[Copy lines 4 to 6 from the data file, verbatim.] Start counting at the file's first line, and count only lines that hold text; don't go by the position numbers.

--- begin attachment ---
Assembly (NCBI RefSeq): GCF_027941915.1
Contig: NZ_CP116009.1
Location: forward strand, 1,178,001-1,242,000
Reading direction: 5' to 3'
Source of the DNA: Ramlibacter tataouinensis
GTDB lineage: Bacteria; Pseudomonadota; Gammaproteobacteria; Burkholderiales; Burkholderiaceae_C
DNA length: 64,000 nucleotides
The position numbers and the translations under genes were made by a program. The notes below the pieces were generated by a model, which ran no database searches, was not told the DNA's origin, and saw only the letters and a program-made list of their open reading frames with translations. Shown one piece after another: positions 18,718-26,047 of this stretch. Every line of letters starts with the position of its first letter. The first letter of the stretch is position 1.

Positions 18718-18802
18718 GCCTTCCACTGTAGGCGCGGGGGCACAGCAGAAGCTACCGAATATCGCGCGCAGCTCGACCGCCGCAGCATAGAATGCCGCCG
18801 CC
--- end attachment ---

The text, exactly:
Reading direction: 5' to 3'
Source of the DNA: Ramlibacter tataouinensis
GTDB lineage: Bacteria; Pseudomonadota; Gammaproteobacteria; Burkholderiales; Burkholderiaceae_C